‘How would it feel to go to the moon?’

by
10 March 2017

Roderic Dunnett on an evensong-inspired piece in Peterborough

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TO SEE the spacious east end of Peterborough Cathedral packed with primary- school children, all singing their hearts out, would surely be justification enough for the extravaganza mounted there this month.

Even You Song, a 50-minute-long event, brought together a poet, an artist, and a composer, so as to re-enact, broadly, the traditional form of evensong, but inserting new words by the writer and poet Lucy Sheerman. Parts of her atmospheric libretto interact with sections of the liturgy itself, so as to award the latter a fresh and original twist.

The storyline centres, loosely, on an imagined trip to the moon. That may not sound too evensong-like, but you have to hear or read the words to see how mysteriously well the two contrasted aspects fuse together. The secular merges with the sacred, to generate a cogent unified whole. Therein lay the success.

The text begins with a trimmed-down variant of the General Confession, alternating with responses that suggest modern-day penitence: “Anger is a heavy stone in our hearts”; “You have not said sorry.” The Preces pose the question “How would it feel to go to the moon?” to which the cathedral choir, who bore the brunt of the music with distinction, intoned “Imagine the darkness and the silence. . .”

At the heart of the whole work is the idea of wonder. Psalm 8, “I will consider the heavens / the works of your fingers . . . the moon and the stars that you have ordained” adapts to acquire a new life of its own: “Look out of the window, see the vastness of space. . . (the earth) would be magnified / a tiny speck / in infinite emptiness.” The psalmist’s utterances are identified each time by the children (“as the psalm says”), climaxing in the penultimate words: “I will be closer to my creator up there.”

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A thoughtful recasting of Genesis 1 (for the First Lesson) underlines the growing sense of joy in creation: “Darkness and light are partners. You would not know light if you did not know darkness.” “Sitting in the shadows . . . / concentrates the mind / and spirit.” The evolution of sun and moon are wrapped in a sense of awe and gratitude. Such words, finely turned, harness well with this “modernised” form of Evensong.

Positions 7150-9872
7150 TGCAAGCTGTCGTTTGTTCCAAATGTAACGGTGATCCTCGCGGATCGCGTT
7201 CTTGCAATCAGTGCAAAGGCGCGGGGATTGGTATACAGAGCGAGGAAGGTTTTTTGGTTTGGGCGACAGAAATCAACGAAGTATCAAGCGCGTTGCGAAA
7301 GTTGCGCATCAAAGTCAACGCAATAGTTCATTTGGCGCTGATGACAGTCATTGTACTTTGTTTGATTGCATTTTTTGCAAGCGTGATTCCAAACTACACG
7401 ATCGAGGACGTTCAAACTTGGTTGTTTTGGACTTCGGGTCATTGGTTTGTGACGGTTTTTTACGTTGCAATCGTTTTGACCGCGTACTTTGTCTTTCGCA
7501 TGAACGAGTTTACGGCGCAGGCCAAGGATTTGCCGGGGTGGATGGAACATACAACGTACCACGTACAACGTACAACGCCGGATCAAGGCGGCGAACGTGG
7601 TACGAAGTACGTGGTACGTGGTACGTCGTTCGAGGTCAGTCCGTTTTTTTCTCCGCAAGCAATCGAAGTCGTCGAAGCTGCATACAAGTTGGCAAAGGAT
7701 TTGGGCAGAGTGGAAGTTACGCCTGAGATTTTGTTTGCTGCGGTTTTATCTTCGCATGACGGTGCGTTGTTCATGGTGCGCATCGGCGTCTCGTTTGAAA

The Magnificat, sung by the cathedral choir, seemed musically most appealing, almost Messiaen-like, in its clustering harmonies and sequential parallel chords (“He hath shewed strength”). The Second Lesson evokes Hebrews 11, given a new freshness: “Faith is the substance / of things hoped for, / the evidence of things not seen . . . the opposite of faith is fear.” The Nunc Dimittis then rises from the depths, growing over a central drone. The doxology, beautifully intoned by the choir, brought a particular tenderness.

The Creed took up the theme: “You will be a traveller all your life. . . Never think there is nothing more to learn. You’re on a journey and haven’t arrived.” It seems to be prescribing ways of behaving and attitudes to life, culminating in “We have made our decision. There is no going back,” where the choristers soar up to a rather spectacular musical climax.

The collects become a shopping list of items to be conveyed on this imagined moon journey. Taking along a pet cat (“How would she cope with the weightlessness?”) offers a chance for the chorus’s younger members to break out into excitable spoken chanting.

This and the anthem — “What is the sound, / The sound of Space?. . . You look into the abyss — the abyss looks into you” — exemplifies the way Sheerman’s mystical writing feels marginally akin to the metaphysical poets: “Silence is not empty, Push through it and you will / discover something other. Fill silence with music.” At “hubbub and distraction Dragging you down To a world of noise and voices”, the small children do indeed embark on an eager murmuring and chattering. Thereafter, a whispering like the tide washing over shingle creates added atmosphere.

A new hymn, “Take a journey far from here”, followed, featuring a splendidly inventive descant from the cathedral’s Assistant Director of Music, David Humphreys; and a mysteriously evocative organ voluntary, in which one pattern seems to echo bleeps from outer space. Cheryl Frances-Hoad’s musical score showed up best in those sections where the cathedral choir sang under the Director of Music Steven Grahl’s expressive conducting.

But it was Sheerman’s text that shone brightest, illumined by some projected illustrations evoking the life and domiciles of people interviewed specially for the project. For a community undertaking, Even You Song had a valid unifying message, was impressively conceived, and really rather handsomely presented. A disc of the work will be issued in the autumn.

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